In response to the June 2016 flash floods in West Virginia, their congressional delegation has now announced that they will receive $17 million in federal grants to help with the impact of the summer flash floods. While the governor's request was $310 million, Congress is calling the $17 million a down-payment, four months later, to help the people get back on their feet.
Hurricane Matthew affected the following states: Florida, Georgia, South Carolina, and North Carolina. These states are still reeling, trying to deal with the damage and the heavy flooding. While these states anticipate a four month federal lag, they will look to GrantWatch.com's disaster relief grants category and other programmatic grants categories.
Flood relief grants great "down payment" but more will be needed
John Miller - Executive Editor, The Exponent Telegram
West Virginia’s congressional delegation on Friday announced the awarding of $17 million in grants to help in the aftermath of this summer’s floods in the southern counties.
The funding comes in the form of a grant from the Department of Housing and Urban Development’s Community Development Block Grant Disaster Recovery program. The money is part of the continuing resolution passed by Congress in late September that keeps the government going until Dec. 9.
The $17 million is, of course, far short of the $310 million Gov. Earl Ray Tomblin requested from the block grant program. Total damages from the June floods top out at $339 million.
But once Congress reconvenes after the election, it is expected to continue work on the budget and more funding for flood recovery may be forthcoming.
Sen. Shelley Moore Capito calls the $17 million an “important down payment.
“This disaster recovery funding will bring relief to our state as it continues to grapple with the devastation from this summer’s flooding, and I was determined to see that West Virginia’s needs not be overlooked. There is still a long road ahead, but this funding is a significant down payment for our communities requiring immediate help,” said Capito in a news release.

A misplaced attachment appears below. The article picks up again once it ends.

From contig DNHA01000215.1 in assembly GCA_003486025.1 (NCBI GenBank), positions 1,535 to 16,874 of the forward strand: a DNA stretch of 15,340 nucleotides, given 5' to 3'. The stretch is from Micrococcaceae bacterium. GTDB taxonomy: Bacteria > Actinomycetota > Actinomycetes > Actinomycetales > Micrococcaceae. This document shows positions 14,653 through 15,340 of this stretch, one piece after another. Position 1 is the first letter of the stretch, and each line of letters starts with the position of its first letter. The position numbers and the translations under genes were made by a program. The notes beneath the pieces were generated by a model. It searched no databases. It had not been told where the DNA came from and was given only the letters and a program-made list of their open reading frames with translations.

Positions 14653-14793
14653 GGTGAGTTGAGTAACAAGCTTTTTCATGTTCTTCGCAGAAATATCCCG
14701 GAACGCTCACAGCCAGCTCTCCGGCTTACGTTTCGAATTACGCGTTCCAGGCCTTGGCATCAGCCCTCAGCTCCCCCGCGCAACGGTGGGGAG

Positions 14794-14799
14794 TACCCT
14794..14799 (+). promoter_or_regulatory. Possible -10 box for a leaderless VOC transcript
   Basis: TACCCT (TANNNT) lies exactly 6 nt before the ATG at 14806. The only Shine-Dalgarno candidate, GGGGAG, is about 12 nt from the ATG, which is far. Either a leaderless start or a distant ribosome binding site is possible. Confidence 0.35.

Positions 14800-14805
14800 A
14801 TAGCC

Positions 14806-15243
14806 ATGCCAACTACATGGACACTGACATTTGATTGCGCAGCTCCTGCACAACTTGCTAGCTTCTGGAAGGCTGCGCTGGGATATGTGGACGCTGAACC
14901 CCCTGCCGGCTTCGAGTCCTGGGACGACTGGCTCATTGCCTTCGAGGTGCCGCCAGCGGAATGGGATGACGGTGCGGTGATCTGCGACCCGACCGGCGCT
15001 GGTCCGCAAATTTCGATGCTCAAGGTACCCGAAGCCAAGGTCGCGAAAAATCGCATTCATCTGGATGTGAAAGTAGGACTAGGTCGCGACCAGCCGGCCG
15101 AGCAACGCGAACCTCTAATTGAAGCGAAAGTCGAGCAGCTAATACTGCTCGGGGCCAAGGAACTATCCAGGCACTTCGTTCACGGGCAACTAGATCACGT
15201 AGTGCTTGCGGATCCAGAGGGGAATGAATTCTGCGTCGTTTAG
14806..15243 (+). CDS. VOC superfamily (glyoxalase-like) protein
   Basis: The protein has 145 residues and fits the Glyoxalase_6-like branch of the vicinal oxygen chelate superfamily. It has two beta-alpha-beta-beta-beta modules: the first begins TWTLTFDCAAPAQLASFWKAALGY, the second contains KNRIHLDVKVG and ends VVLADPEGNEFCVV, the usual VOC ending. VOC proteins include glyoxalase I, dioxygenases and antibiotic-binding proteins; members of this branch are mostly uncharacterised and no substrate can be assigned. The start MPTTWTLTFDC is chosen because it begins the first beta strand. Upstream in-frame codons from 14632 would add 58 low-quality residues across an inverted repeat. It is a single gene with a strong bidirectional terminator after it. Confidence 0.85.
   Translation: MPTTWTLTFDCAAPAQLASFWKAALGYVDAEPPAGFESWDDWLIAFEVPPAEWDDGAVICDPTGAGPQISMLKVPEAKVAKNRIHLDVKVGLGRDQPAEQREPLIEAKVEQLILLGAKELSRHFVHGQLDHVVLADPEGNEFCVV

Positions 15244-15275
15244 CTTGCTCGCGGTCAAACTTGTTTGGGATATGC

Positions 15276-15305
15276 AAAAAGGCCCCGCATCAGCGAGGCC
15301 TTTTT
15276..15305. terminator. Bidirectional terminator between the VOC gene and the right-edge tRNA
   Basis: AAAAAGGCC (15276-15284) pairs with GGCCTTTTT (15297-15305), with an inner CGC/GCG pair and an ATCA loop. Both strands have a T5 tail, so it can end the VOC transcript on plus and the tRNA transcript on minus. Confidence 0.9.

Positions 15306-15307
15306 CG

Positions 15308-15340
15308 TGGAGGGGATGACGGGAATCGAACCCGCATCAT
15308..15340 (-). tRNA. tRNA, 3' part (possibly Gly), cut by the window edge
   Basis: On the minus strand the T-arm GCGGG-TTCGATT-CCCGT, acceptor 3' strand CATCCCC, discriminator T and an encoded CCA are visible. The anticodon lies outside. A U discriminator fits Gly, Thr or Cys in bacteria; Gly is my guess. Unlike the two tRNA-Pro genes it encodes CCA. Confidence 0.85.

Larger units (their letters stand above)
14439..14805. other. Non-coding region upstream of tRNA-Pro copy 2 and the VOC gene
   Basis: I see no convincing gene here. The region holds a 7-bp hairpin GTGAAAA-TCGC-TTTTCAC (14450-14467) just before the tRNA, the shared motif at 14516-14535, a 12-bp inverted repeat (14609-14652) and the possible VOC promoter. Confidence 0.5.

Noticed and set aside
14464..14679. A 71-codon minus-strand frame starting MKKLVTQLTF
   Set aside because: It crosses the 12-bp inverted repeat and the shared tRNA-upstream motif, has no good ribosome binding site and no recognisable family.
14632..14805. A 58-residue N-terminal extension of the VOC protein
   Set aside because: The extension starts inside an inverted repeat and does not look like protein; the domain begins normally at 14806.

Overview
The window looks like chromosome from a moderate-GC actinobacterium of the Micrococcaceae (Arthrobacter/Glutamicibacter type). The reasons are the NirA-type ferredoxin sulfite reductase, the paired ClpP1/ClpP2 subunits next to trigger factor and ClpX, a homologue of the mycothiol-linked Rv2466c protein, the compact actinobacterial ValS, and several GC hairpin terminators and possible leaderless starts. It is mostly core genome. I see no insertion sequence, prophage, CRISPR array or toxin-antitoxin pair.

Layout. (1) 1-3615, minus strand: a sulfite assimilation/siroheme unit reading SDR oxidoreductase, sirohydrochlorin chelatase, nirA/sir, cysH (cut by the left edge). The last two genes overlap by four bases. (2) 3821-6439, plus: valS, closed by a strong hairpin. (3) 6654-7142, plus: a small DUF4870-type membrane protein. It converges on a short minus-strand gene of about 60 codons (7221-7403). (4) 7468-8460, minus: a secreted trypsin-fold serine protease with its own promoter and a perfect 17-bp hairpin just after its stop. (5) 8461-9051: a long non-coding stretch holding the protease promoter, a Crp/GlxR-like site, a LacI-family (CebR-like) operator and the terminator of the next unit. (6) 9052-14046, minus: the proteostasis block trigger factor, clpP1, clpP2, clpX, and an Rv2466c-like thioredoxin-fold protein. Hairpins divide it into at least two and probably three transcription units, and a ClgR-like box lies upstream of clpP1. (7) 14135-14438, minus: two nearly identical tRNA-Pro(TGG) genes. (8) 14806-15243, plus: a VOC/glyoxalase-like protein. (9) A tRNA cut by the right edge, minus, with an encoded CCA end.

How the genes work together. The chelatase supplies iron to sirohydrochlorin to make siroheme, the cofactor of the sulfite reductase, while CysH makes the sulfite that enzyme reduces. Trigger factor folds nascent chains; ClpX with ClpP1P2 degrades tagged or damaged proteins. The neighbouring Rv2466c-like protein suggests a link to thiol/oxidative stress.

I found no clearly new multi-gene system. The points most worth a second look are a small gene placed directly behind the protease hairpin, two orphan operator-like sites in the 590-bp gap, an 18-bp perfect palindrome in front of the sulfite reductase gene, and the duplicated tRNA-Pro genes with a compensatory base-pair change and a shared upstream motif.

First District Rep. David McKinley echoed those sentiments: “The announcement of this grant is welcome news. Over the last few months, thousands of West Virginia families have been devastated by severe storms and dangerous flooding. While we still have a long way to go, these funds will aid the recovery effort and help both businesses and individuals get back on their feet.”
According to the Charleston Gazette-Mail, Friday’s announcement by the Department of Commerce was unclear about the amount of funding going to other states. Louisiana, for instance, sustained devastating flooding this summer also. And there will be significant requests for grants in the wake of Hurricane Matthew.
The $17 million is money separate and apart from the Hazard Mitigation Program operated by FEMA and the state’s matching $85 million that was appropriated just recently in a special session of the Legislature.
Of course, every little bit helps, but it is going to take tens of millions of dollars more to help West Virginia flood victims get back to where they were.
Members of our congressional delegation have pledged to continue to get more federal grants for flood relief. We understand that we are not the only state with urgent needs, but we hope that we can get our fair share of funding in order to rebuild the devastated towns and communities of Southern West Virginia.